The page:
• Classroom disruption, that is beyond what the faculty member can address
  • Impairment on campus due to drug or alcohol use
  • Threatening words or actions to others, including relationship violence
  • Writings that convey clear intentions to harm self or others
  • Observed self-injurious behavior, such as cutting, burning, etc.
  • Online postings on social media sites that discuss harm to self or others
  • Excessive class absenteeism, that is beyond what the faculty member can address
  • ANY suicidal expressions, including threats, gestures, ideation, or attempts
  • Acts believed to be motivated by hatred or discrimination
  • Flat affect or extreme lack of responsiveness
  • Concerning changes in physical appearance

Mild, Moderate and Elevated Behaviors and How to Proceed

Use the guidance related to the levels of behavior in deciding what level of intervention is appropriate.

Mild

Some disruption, minimal but still concerning behavior, no threats made, just beginning to show concerning behavior

Faculty/staff are encouraged to work directly with the student to modify behavior and utilize syllabi to direct appropriate behavior, contacting the collegewide chair for direction and contacting the BIT only after classroom management has not alleviated the problem.

Moderate

More involved or repeated disruption or distress, possible threats made but vague and indirect with little direction, behavior is being repeated even after classroom management techniques have been used and repeated requests to stop by staff/faculty have been ignored.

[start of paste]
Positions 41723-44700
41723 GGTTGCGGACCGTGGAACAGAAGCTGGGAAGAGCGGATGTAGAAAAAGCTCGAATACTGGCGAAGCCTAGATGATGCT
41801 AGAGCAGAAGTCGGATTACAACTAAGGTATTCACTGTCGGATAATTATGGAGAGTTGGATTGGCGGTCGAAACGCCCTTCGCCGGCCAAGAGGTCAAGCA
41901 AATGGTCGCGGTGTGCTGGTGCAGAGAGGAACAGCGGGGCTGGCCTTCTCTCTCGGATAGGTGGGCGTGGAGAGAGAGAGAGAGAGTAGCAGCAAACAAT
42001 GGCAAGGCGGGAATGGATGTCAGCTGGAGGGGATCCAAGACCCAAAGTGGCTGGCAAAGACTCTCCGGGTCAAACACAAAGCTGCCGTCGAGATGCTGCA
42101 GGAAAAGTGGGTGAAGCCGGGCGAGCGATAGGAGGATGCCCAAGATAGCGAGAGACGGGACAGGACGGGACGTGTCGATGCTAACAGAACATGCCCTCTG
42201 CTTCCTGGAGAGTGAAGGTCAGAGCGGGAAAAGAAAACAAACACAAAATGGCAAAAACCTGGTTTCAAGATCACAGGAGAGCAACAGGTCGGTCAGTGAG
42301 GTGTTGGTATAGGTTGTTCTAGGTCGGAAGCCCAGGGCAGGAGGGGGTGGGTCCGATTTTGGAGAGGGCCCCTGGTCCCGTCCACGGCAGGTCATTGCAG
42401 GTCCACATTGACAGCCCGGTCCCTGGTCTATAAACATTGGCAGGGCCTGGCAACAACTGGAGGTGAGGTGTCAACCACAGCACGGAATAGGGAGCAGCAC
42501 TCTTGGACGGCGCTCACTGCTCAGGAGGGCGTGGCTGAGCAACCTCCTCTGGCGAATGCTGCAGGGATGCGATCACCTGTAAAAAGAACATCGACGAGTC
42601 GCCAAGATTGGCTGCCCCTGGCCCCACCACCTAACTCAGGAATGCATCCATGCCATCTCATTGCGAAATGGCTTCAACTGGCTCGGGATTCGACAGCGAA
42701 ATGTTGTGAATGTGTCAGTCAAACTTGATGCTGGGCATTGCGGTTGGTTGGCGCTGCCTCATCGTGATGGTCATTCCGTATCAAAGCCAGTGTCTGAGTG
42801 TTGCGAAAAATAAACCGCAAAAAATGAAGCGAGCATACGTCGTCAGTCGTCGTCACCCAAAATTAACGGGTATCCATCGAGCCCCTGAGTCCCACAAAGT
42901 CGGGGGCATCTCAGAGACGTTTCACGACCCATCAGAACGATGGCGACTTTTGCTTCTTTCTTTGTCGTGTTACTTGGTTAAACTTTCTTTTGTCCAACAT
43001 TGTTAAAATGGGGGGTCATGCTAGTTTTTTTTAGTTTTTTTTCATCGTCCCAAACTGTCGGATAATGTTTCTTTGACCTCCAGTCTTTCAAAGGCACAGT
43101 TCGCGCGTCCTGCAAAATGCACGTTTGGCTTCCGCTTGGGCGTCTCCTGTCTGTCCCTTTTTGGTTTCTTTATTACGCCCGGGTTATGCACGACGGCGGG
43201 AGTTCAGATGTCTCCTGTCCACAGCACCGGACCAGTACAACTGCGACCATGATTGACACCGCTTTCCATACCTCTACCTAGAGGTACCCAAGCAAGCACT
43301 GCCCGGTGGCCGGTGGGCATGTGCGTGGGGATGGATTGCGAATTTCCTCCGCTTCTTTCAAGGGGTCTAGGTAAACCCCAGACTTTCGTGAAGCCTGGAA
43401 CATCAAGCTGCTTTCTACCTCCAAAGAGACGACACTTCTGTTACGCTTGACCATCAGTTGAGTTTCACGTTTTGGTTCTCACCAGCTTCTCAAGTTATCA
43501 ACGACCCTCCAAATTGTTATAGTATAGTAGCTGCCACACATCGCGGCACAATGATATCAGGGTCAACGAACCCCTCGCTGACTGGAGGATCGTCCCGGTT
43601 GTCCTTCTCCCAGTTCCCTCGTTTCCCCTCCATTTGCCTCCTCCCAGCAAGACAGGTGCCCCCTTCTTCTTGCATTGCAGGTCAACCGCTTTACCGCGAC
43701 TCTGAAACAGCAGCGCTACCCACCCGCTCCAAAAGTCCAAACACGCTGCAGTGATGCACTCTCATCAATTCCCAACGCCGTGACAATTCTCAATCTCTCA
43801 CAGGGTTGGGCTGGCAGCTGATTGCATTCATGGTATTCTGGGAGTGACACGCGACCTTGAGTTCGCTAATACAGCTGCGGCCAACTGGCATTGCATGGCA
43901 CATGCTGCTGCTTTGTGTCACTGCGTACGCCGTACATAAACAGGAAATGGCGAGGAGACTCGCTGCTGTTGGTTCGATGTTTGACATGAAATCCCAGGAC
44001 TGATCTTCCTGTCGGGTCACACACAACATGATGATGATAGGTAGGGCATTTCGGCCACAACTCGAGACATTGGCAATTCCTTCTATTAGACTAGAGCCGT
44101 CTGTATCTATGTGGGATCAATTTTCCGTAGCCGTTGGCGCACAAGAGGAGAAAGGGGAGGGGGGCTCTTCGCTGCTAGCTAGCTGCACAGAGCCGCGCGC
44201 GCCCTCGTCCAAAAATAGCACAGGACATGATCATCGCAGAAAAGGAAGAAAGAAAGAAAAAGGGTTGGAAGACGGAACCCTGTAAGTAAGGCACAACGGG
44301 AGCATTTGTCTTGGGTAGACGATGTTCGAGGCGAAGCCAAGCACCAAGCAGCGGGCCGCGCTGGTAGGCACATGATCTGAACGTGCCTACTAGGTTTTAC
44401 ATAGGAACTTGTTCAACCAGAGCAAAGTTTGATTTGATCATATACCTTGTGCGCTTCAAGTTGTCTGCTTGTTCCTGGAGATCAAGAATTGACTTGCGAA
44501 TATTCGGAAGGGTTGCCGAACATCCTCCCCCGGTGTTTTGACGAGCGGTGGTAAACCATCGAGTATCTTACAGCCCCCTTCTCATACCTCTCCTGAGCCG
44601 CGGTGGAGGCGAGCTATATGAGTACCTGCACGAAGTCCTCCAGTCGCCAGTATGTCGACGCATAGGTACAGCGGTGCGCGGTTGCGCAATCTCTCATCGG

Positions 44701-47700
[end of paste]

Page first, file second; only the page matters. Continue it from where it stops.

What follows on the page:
At this stage, faculty and staff must notify their collegewide chair or supervisor that they plan to submit a Student of Concern Report, which they will document through a check box on the online form.

Submit a Student of Concern Report

Submitting the report will notify the Behavioral Intervention Team members, who will begin action to address the referral.

Elevated

Seriously disruptive incident(s), with clear distress present, threats likely made but could still be vague and inconsistent: behavior is being consistently repeated although they are compliant in trying to reduce behavior and trying to change behaviors.

During or after business hours:  Contact Campus Security who will respond as needed if on campus and will also assist with any required additional Behavioral Intervention Team reports.

Severe

The student expresses behavior or action that is disturbed, threats are made and plausible, behavior is repeated and there is no apparent attempts to stop; the student is likely a danger to self or others.

Call 911 immediately and then contact Campus Security